If you are using FRT for the purposes of crime prevention or detection – even outside law enforcement – the situation may arise that images processed by FRT are compared to known offenders, and this opens further obligations if this means processing criminal offence data.  The UK GDPR provides extra protection to the personal data of offenders or suspected offenders in the context of criminal activity, allegations, investigations, and proceedings.  If you have official authority, you can process personal data about criminal convictions and offences, because you are processing the data in an official capacity.  If you do not have official authority, you can only process criminal offence data if you can identify a specific condition for processing in Schedule 1 of the DPA2018. You cannot keep a comprehensive register of criminal convictions unless you do so in an official capacity.

If FRT is used to identify people and this information is used to make an intervention or action, could this be considered as automated decision making?  Article 22 of the UK GDPR limits the circumstances in which you can make solely automated decisions that have a legal or similarly significant effect on individuals.  You would need to decide whether your processing constitutes automated decision making or whether you can introduce a manual verification process before acting upon the findings of FRT.

If FRT captures the images of children, either deliberately or inadvertently because they pass a camera in a public space, this leads to further considerations.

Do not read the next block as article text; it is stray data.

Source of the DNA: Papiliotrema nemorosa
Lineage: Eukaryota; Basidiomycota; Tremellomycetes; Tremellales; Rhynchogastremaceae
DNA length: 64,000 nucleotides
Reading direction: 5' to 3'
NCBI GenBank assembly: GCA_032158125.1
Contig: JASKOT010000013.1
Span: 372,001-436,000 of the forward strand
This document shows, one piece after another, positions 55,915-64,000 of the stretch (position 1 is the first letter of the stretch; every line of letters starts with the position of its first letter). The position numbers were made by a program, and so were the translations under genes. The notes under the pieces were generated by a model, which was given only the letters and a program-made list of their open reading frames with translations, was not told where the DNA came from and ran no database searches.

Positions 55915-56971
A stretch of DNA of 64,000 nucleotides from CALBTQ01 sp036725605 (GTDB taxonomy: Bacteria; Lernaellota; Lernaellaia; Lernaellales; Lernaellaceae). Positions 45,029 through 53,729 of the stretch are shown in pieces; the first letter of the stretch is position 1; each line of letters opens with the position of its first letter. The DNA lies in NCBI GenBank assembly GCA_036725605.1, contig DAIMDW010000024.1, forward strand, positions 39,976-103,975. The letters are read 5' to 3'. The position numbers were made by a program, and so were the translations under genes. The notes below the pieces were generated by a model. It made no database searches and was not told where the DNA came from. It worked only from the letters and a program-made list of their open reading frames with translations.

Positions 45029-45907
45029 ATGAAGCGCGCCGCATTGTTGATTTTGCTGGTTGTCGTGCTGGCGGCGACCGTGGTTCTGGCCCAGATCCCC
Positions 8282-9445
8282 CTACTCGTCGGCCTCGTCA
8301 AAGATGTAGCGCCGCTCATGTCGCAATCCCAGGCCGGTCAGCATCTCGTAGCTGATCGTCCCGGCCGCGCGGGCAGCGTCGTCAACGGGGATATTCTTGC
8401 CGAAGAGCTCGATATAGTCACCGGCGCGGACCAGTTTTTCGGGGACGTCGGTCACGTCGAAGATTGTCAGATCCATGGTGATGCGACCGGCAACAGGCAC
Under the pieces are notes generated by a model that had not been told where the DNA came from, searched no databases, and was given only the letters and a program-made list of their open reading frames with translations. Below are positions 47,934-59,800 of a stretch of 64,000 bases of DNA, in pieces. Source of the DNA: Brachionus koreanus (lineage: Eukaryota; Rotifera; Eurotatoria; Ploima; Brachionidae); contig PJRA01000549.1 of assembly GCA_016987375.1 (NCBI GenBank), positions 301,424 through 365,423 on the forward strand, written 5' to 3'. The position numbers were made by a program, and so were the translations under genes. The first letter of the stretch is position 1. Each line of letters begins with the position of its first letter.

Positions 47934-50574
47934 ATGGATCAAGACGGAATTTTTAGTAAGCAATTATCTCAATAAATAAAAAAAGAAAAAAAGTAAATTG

But let’s start at the beginning – the first data protection principle states that processing must be lawful, fair and transparent.

What is lawful processing?

A lawful basis is required under Article 6 of UK GDPR.  There are obvious difficulties with using consent as a lawful basis.  If using live FRT, how can somebody walking down the street or entering a shopping centre provide consent which is freely given, specific, informed and an unambiguous indication by a clear affirmative action?  If using FRT for access control, for example, could the imbalance of power between an employer and an employee mean that an employee can withhold consent?  And, of course, consent can be withdrawn at any time.

Some public bodies may be able to rely on the public task basis, but often controllers are left with legitimate interests as their lawful basis. This means you must balance your interests with the individual’s interests, rights and freedoms.  Furthermore, the processing must be necessary, and if it is possible to achieve the same results in a less intrusive way, legitimate interests will not apply.

For law enforcement purposes, you can use only consent as a lawful basis, or that the processing is necessary for the performance of a law enforcement task.

Here we have the first mentions of processing being necessary.  This does not mean that processing must be absolutely essential, but it must be more than just useful or habitual and should be a reasonable, targeted and proportionate way of achieving the purpose.

However, as FRT uses algorithms to build a biometric template of an individual’s face, the processing is ‘special category’ processing and requires a further condition under Article 9 of UK GDPR.  (Law enforcement terms this as ‘sensitive’ processing and requires the further condition under DPA 2018 section 35.)

There are ten conditions in Article 9, and five of them require you to satisfy further conditions and safeguards set out in Schedule 1 of DPA2018.  In many cases, you will also need an appropriate policy document.

An appropriate policy document is a short document outlining the compliance measures and retention policies for sensitive personal data. It should include:

  • The Schedule 1 condition (or conditions) you are relying on